Organisations can do more to convert applicants into employees

Author: Kirsty Tuxford | Date: 27 Jan 2016

A negative interview experience can change a candidate’s mind about taking a job

Businesses are unwittingly turning away potential hires, according to a new survey that questions employees in the UAE about what companies can do to win the talent they want.
The results of the LinkedIn survey show that most professionals in the country are interested in hearing about job opportunities, with 86 per cent saying they are open to approaches from a recruiter or headhunter.
But when it comes to the interview, 83 per cent say that a negative experience can change their mind about the role or the company, while 87 per cent say a positive interview experience can make them more positive about a role or company they doubted.
If companies do not allow interviewees to meet with their prospective manager during the interview, this can put them off the job – more than half of respondents said that meeting their manager was the most important part of the interview. Half stated that they would expect a conversation with organisational leaders, and slightly fewer than half would want their business questions answered during the interview.
The interview experience has a major impact on candidates’ final decision and was listed as “extremely important” by 77 per cent of those questioned.
“The induction process into a new company can start from the very first point of contact that employee has with the potential employer, be that a direct advert or via the chosen external recruitment partner that an organisation works alongside to secure the best talent in the market,” says Simon Stephens, head of Frazer Jones ME.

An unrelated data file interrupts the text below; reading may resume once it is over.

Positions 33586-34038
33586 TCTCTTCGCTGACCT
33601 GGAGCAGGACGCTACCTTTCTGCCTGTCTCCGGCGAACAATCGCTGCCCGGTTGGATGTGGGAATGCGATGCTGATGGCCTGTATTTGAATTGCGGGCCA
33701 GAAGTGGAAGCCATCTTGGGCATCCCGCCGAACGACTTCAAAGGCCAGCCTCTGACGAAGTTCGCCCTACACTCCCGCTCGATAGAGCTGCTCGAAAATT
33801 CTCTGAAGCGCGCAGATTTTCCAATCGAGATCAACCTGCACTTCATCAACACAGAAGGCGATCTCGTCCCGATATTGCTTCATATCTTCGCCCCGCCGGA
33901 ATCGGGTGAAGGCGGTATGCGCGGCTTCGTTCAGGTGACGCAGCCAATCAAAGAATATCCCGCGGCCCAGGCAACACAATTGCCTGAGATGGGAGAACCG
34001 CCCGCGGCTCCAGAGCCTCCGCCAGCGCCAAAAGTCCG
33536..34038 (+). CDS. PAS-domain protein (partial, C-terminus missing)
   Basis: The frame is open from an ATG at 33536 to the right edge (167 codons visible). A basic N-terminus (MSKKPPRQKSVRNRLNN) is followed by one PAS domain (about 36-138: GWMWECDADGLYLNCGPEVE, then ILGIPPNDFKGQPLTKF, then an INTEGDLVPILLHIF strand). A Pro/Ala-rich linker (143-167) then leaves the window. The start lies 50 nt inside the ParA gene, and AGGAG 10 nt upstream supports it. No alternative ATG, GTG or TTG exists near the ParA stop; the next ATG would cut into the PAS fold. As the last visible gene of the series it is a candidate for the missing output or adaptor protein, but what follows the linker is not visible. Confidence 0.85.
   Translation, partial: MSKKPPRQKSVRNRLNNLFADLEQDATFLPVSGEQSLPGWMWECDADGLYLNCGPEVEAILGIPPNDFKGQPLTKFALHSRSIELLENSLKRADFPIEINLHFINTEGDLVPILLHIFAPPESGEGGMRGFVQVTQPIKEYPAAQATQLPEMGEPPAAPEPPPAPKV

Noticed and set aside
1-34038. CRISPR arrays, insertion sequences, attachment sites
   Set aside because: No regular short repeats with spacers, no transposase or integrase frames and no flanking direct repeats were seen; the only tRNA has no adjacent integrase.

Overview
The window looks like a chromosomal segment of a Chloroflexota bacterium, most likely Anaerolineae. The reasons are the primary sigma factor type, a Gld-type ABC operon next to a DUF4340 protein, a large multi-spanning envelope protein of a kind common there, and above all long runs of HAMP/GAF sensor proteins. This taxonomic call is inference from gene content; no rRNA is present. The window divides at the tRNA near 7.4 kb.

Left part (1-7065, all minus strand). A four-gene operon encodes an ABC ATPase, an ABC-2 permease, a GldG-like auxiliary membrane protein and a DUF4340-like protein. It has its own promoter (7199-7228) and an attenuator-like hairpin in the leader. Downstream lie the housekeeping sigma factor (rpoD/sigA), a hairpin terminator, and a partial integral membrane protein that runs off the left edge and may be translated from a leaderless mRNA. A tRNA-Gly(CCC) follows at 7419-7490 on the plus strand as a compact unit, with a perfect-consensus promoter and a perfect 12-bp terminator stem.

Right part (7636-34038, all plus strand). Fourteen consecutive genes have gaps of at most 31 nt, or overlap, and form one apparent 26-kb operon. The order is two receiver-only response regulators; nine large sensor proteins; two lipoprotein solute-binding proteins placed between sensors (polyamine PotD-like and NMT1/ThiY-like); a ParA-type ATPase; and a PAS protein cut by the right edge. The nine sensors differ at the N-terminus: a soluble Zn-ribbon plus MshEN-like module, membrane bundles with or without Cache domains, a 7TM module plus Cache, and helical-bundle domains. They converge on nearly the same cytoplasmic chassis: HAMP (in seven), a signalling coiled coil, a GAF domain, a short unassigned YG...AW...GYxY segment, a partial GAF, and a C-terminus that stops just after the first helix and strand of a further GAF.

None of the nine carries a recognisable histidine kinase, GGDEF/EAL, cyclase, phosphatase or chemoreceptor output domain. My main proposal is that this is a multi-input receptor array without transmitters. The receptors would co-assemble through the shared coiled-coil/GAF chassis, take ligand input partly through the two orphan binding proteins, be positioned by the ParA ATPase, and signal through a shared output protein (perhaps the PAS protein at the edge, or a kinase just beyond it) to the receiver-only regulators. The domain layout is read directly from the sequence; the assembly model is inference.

“Clear communication is crucial from start to finish. Cumbersome recruitment processes can lead to the ideal candidates being missed, as can poorly written adverts with misleading or insufficient information that do not balance between attracting and dissuading candidates. Using multiple recruitment partners and advertising directly can often 'muddy the waters' for candidates and have a negative impact. Top talent is always in high demand and short supply, even in depressed markets, and often highly coveted and rewarded by their current employers. Managing all applicants professionally and courteously at every stage will mean the best are less likely to fall by the wayside,” adds Stephens.
“The balance of the first interview should be a 50/50 process, allowing the hiring company to explore the suitability of the candidate and also providing enough clarity and information to the potential employee. Face-to-face meetings with line managers and key stakeholders are critical in matching culturally and technically for vacancies.”
Staying connected after the interview is one way for companies to keep potential new employees interested. Candidates want to hear from companies after the interview, and receive updates about the progress of their application, and most (77 per cent) professionals want to hear good news by phone.
A large number (41 per cent) said that they had never received interview feedback in the past. Given that 94 per cent said that they wanted this, whether negative or positive, companies could do more to communicate with interviewees.
“To keep potential employees interested, creating or maintaining a strong employment brand in the market is key,” says Stephens. “Companies spend millions on marketing their own products, yet damage their own brand in the market with poor recruitment activities. Providing informative and clear feedback after someone has invested time and effort attending interviews means that despite the applicant’s suitability (or lack of) they will be more likely to re-apply in the future and come away with a positive feeling towards the company.”